How to Get Your Kid to Read!

By: OwlCrate Jr

How Can I Get My Kid to Read?

It's a question we get asked a lot -- how can I encourage my kid to read? Well, Kitty Felde, host and executive producer of the Book Club for Kids podcast, named by The Times of London as one of the top 10 kidcasts in the world, has some answers for you!! 

Take it away Kitty!


It’s a complaint I hear from many parents: my kids hate reading. How can I get them to pick up a book?

Since 2015, I’ve been collecting suggestions from the experts – teachers and librarians – to share with Book Club for Kids podcast listeners. Today, I’m sharing their top ten tips for turning reluctant readers into lifelong book lovers.

1 – Create a Tradition of Reading.

Find a 20-minute block of time when devices are turned off and everyone picks up something to read. Everyone. It could be a romance novel, the sports pages, a graphic novel, even the dictionary. Anything. And for 20-minutes, it’s reading time. (Reading on a tablet or listening to an audiobook on your phone are wonderful, too, but the temptation to play Candy Crush or check a text can suck away the actual reading time. Put down the device.)

There are places where entire schools – students, staff, even the lunch ladies – stop what they are doing to read for 20-minutes. It’s their tradition. It could be yours, too.

2 – Read Aloud

We all love to be read to, no matter how old we are.

Back when Congressman Mark Takano was an English teacher, he read Pride and Prejudice aloud to his high school seniors. (And claims he delivered a pretty good Mrs. Bennet!) Reading aloud helps students get past the often slow start in older literature.

Takano says he’d always stop after chapter three to leave his students wanting more and encourage them to pick up the book to find out what happened next.

3 – Read the Subtitles

I’m a sucker for South Korean rom/coms. And since my Korean language skills are limited, that means a lot of reading of subtitles. Don’t laugh. It’s reading.

4 – There Are Two Kinds of People in the World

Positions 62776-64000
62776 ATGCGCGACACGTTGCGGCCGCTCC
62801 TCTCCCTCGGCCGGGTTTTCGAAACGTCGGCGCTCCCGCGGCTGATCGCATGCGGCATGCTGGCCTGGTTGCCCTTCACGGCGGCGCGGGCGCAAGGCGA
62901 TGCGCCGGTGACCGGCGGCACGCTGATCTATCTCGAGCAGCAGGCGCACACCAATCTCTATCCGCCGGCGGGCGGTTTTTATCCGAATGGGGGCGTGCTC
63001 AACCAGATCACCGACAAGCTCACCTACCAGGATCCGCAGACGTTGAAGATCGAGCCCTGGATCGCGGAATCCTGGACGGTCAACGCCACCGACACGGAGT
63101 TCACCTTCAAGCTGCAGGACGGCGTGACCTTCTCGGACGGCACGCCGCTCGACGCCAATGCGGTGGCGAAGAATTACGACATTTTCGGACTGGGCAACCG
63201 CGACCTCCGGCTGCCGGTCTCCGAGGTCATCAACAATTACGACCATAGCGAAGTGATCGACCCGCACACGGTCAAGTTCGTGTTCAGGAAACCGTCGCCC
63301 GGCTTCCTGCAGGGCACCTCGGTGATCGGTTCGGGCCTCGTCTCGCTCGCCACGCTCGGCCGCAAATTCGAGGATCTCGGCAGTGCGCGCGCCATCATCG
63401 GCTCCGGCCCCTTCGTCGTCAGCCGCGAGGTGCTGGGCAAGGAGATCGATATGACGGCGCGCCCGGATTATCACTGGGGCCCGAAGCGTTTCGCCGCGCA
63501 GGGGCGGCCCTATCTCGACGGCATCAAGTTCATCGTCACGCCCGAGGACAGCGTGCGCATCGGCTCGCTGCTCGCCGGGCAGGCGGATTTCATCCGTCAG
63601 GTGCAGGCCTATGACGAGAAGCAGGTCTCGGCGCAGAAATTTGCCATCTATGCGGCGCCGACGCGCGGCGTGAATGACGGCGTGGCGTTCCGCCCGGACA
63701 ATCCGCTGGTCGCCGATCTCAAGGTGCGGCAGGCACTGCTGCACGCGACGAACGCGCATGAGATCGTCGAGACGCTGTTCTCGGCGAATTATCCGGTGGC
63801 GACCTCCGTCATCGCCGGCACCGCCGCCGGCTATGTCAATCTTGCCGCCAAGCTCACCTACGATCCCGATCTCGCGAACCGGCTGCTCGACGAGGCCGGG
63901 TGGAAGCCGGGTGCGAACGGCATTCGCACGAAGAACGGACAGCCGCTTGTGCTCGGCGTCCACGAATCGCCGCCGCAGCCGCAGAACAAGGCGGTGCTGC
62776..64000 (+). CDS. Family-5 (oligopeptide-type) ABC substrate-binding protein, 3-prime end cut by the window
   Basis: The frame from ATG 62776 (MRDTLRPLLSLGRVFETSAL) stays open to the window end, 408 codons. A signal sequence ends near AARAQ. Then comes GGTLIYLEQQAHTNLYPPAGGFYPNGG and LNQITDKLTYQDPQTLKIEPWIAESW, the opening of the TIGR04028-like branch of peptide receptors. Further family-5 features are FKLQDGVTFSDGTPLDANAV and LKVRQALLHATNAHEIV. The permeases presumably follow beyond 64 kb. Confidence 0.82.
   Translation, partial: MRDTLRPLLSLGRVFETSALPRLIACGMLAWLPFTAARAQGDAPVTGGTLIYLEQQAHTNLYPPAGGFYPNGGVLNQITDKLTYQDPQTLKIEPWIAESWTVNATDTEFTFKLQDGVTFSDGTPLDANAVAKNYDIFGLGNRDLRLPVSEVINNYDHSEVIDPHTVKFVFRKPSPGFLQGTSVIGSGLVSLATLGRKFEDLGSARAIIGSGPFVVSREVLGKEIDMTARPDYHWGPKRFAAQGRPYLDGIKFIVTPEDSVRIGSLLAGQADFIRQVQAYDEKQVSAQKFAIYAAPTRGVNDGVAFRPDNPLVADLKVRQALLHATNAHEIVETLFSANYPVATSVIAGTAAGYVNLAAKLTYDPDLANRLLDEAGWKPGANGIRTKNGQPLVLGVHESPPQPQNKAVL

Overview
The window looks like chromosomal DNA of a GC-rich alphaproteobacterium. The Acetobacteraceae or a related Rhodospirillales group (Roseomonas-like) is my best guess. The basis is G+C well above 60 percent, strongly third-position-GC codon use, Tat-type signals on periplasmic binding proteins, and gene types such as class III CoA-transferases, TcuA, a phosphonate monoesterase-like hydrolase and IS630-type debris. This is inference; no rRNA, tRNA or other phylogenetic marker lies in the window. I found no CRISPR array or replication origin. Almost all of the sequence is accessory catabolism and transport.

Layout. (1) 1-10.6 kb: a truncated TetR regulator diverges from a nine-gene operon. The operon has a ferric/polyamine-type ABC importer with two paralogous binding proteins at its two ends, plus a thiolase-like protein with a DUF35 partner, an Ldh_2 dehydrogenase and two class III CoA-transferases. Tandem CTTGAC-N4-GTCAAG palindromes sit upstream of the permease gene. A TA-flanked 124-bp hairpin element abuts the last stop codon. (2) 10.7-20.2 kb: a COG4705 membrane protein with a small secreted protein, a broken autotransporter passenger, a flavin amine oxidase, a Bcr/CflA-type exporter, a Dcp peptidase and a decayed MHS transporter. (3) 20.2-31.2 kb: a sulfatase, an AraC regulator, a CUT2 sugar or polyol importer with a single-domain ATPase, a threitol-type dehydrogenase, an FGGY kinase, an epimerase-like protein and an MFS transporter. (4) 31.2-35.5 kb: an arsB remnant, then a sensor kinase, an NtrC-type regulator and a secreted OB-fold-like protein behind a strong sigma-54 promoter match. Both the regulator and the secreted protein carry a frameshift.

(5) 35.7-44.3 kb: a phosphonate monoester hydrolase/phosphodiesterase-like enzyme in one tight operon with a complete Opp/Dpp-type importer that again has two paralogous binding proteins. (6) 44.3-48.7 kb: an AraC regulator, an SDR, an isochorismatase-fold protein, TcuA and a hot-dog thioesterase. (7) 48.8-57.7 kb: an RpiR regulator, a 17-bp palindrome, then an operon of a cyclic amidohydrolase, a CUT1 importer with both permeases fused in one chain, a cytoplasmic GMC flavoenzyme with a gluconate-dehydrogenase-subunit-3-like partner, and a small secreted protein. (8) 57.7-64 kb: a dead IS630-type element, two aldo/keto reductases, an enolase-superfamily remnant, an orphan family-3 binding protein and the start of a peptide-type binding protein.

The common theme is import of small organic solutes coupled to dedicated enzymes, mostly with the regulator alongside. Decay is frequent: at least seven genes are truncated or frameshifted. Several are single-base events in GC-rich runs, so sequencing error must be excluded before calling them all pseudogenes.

Some of us love novels. Others crave information. In other words, non-fiction. Perhaps your reluctant reader wants just the facts. Find out what they’re passionate about – spiders? Cooking? Motocross? – and check out the book!

5 – Meet a Writer

There's something powerful about meeting the person who turns words into magical worlds and memorable characters. To many kids, it's like meeting a rock star. For reluctant readers, an author visit can establish a personal connection to an actual human being and inspire them to read more by that writer. Check the calendars at libraries and bookstores. The Society of Children's Book Writers and Illustrators (SCBWI) has a terrific list of members who offer author visits. Many of them are free.

6 – Use Your Ears

Listening to audio books counts as reading. (But not during that designated 20-minute reading time…)

7 - Love the Movie, Read the Book

It’s a wonderful debate: which was better, the movie or the book?

Movies often leave us wanting more. Luckily, we can spend a bit more time with the characters inside the pages of a book. Movies are often based on novels. And a lot of books are based on movies. Rotten Tomatoes counts more than 100 novels coming to TV.

8 – Graphic Novels are Reading, Too

Yes, there are pictures. Lots of pictures. But have you ever picked up a graphic novel? All those tiny balloons contain lots and lots of words! It’s reading!

9 – Take a Field Trip

Take your reluctant reader to the independent bookstore in your neighborhood. Or the fanciest library in the city. They are temples to reading, full of book lovers who would be delighted to steer you and your child to your perfect next read.

10 - You Don’t Have to Finish It

Do you feel guilty about quitting in the middle of a book? You’re not the only one. A 2013 article in The Atlantic talks about the "quiet shame" of the half-book reader.

But Sereena Hamm is the librarian at Washington Latin Public Charter School in Washington, D.C. disagrees. Let them quit, she says, and pick up something else “as many times as it takes for them to find the right one."

Happy reading!


Kitty Felde is host and executive producer of the Book Club for Kids podcast, named by The Times of London as one of the top 10 kidcasts in the world. Kitty also writes The Fina Mendoza Mysteries series of books and podcasts, designed to introduce civics education to kids.